Shakespeare & Company in Lenox, Mass., will take William Shakespeare's romantic tragedy Romeo and Juliet to more than 50 schools and theaters throughout New England, New York, and New Jersey this spring in the company's 34th annual Northeast Regional Tour of Shakespeare.
Kicking off a season of celebration and honoring Shakespeare’s 450th Birthday, Romeo and Juliet will mark Shakespeare & Company's first production of 2014. The general public is invited to performances at Shakespeare & Company’s Tina Packer Playhouse on Feb. 26, March 28, and April 10, 11, and 17, and at The Rogers Center at Merrimack College in North Andover, Mass., on Feb. 27 and March 27.
For more information about the Northeast Regional Tour of Shakespeare and how to bring it to your school, or to purchase tickets for a public venue, contact School Programs Manager Alexandra Lincoln at 413-637-1199, ext. 131 or firstname.lastname@example.org.
Shakespeare & Company’s Northeast Regional Tour of Shakespeare has proven to be one of the Company Education program’s most successful and popular programs, with new schools added annually to the roster of participants. The Northeast Regional Tour is one of the Company’s longest-running Education programs, reaching more than 25,000 students and teachers every year.
This production is directed by Jonathan Croy. “It’s no mystery that Romeo and Juliet has continued to be so popular over the years," he said in a press release. "The tragic elements of the play still move us, the poetry is absolutely delicious, the fights are exciting, and even the jokes are still funny. But more than that, Shakespeare has given us a rich landscape of the human condition—the relationships between families, the power of friendship, the agony and ecstasy of love, the consequences of impulsive acts, the emergence of self-image—and has done so with such clarity that all of these elements are really familiar to us. It’s a 422-year-old modern play.”
This fast-paced 90-minute production uses a six-member cast who take on multiple roles, placing the focus on a clear and powerful delivery of Shakespeare’s text. The cast includes Education Artists Caroline Calkins, Marcus Kearns, Luke Reed, Kaileela Hobby, Gregory Boover, and Conor Moroney.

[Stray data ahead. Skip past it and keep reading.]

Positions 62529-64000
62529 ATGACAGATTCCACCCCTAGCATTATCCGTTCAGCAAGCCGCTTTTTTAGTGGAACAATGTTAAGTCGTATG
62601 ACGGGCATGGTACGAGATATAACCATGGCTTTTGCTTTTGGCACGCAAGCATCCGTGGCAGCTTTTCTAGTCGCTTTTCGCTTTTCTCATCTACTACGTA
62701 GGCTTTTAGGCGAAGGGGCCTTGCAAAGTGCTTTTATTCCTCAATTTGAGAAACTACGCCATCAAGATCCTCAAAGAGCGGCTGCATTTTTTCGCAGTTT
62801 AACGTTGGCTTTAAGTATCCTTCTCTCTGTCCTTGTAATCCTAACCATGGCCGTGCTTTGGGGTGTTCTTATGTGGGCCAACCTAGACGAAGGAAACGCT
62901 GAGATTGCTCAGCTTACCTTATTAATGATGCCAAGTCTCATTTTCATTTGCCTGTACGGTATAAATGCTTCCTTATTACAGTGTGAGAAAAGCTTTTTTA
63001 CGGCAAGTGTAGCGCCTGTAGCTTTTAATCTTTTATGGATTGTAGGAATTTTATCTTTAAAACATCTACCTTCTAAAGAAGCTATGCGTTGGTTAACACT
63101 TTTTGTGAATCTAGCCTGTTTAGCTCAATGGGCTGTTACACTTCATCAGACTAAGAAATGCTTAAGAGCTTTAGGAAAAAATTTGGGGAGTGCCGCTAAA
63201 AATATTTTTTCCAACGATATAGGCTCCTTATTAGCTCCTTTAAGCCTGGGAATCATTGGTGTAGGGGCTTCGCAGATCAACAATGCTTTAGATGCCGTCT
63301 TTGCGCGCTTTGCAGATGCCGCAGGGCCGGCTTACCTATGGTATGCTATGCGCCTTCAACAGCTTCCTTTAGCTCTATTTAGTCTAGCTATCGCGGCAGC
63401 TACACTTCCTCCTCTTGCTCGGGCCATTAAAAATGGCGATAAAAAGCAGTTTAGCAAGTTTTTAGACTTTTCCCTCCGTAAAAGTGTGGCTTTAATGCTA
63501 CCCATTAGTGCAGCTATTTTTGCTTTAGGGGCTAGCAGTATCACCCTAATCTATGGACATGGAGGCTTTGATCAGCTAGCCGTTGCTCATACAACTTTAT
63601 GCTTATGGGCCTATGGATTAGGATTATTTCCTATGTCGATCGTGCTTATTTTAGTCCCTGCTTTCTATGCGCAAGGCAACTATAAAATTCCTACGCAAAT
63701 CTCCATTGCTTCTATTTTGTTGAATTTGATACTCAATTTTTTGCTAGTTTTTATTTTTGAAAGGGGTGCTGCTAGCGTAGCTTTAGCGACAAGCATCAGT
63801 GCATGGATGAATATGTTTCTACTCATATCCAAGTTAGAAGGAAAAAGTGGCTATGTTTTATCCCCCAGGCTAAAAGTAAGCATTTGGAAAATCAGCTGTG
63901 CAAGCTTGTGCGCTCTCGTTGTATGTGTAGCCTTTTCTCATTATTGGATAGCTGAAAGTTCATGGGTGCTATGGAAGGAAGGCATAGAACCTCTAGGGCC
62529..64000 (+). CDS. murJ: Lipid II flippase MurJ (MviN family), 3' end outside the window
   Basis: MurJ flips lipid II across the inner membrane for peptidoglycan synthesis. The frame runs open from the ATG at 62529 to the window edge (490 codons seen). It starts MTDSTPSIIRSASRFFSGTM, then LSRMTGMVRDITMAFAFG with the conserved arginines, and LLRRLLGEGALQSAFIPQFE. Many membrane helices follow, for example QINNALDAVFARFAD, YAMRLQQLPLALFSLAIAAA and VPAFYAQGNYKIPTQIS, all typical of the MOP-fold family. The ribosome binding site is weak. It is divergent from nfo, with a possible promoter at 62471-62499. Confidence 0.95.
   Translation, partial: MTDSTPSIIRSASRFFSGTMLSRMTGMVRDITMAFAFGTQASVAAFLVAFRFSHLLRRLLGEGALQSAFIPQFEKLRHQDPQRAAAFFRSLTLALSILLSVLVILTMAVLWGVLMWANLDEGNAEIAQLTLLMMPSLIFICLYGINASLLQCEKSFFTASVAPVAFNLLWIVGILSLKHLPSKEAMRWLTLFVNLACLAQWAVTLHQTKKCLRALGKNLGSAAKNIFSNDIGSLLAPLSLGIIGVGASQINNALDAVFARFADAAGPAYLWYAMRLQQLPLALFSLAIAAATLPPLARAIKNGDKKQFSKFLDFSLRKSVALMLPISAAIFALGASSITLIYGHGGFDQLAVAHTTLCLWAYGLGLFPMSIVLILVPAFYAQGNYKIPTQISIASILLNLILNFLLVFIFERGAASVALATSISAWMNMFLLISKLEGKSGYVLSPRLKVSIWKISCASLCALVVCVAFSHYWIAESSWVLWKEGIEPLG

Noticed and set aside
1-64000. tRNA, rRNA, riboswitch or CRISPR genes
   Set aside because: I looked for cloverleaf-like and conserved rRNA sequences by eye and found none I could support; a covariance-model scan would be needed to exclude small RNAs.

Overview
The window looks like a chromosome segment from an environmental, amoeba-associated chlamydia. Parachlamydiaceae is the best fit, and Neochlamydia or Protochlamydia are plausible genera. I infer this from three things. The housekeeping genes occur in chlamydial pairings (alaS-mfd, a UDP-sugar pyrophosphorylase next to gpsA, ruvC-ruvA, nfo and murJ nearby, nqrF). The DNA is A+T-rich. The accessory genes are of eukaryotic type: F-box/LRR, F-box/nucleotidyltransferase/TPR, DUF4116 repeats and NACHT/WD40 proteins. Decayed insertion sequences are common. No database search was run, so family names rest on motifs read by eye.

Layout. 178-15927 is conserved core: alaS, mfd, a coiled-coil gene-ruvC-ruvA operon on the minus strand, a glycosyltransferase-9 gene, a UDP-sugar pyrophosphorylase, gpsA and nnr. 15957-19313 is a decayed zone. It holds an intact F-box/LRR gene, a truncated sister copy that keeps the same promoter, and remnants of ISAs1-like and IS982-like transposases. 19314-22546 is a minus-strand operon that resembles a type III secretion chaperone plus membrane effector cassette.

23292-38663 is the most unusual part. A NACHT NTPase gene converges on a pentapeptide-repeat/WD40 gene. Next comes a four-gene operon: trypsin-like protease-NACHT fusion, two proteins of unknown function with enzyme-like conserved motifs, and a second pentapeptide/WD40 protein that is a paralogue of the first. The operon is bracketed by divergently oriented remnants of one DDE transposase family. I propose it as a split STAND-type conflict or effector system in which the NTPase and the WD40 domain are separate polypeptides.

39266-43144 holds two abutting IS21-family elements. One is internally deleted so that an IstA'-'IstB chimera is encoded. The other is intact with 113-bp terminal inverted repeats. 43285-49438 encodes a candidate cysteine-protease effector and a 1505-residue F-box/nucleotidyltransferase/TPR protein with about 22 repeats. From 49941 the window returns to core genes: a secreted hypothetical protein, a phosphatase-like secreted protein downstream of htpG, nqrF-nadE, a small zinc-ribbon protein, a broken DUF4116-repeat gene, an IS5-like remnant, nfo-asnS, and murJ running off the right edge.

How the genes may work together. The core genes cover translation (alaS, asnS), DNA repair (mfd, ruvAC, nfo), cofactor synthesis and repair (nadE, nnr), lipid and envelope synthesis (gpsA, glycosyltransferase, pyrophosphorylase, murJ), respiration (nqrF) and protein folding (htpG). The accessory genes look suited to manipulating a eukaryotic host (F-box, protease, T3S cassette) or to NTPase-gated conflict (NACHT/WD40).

“The rehearsal process so far has been exhilarating. Jonathan Croy creates a perfect space for us to play in that holds true to the values of the Company and digs deep into how this play resonates with the cast,” Kearns, who plays Romeo, said in the release. “I am really looking forward to spending my next few months with such a talented group of artists. I also can't wait to perform at Taconic Hills High School where Caroline and I have directed the Fall Festival the past two years.”
Three different interactive workshops, as well as a post-show forum, are available to audiences in conjunction with the tour of Romeo and Juliet. Through Workshops in Performance, students have an opportunity to become actors themselves as they create their own Shakespeare performances. Another interactive workshop is The Actor, The Audience and Shakespeare, which allows students to become directors. In this workshop, the Tour actors perform short scenes and invite students to suggest other ways the scenes might be played. Students gain firsthand experience about what it means to rehearse a scene and learn there is no one “right way” to perform a play. The third workshop, calledA Rose by Any Other Name, is a 45-minute “living study guide” that takes a look at Romeo and Juliet from many angles—the themes, characters, events, and relationships within the play, as well as its historical context. Weaving information together with excerpts from the play, it is a delightful ride that offers some perspective on one of Shakespeare’s greatest tragedies.
“After a performance, we hold a postshow forum, and we get to hear about the students’ experience watching the play. Sometimes this leads into revealing discussions about the story, its themes, and problems,” returning Touractress Caroline Calkins, who plays Juliet, said in the release. “We get to hear what parts of the story students are connecting to, what’s sparking their imaginations or aligning with their own experience as people in the world. So, as an actor, I am constantly being challenged to think about the play and why it is an important story to tell.”
For the 11th consecutive year, the Northeast Regional Tour is supported by a $25,000 grant from the National Endowment for the Arts through Arts Midwest, Shakespeare in American Communities initiative, administrated by NEA’s national program. Shakespeare in American Communities, which began in 2003, brings Shakespeare productions and related educational activities to more than 150 small- and mid-sized communities in 50 states. The initiative was created to give middle and high school students throughout America the opportunity to experience professional productions of Shakespeare’s plays. The grant enables economically and geographically underserved schools to bring the to their community at a greatly reduced cost. For more information about Shakespeare in American Communities, please visit www.shakespeareinamericancommunities.org.
Shakespeare & Company’s award-winning Education Program is one of the most extensive theatre-in-education programs in the Northeast, and has reached over a million students since 1978 with innovative performances, workshops, and residencies including The Northeast Regional of Shakespeare, the Fall Festival of Shakespeare, Shakespeare & Young Company, Riotous Youth, Shakespeare in the Courts (with the Berkshire Juvenile Court), Shakespeare in Our Schools: Workshops for Teachers and Actors, and the National Institute on Teaching Shakespeare, funded by the National Endowment for the Humanities.
February 22, 2014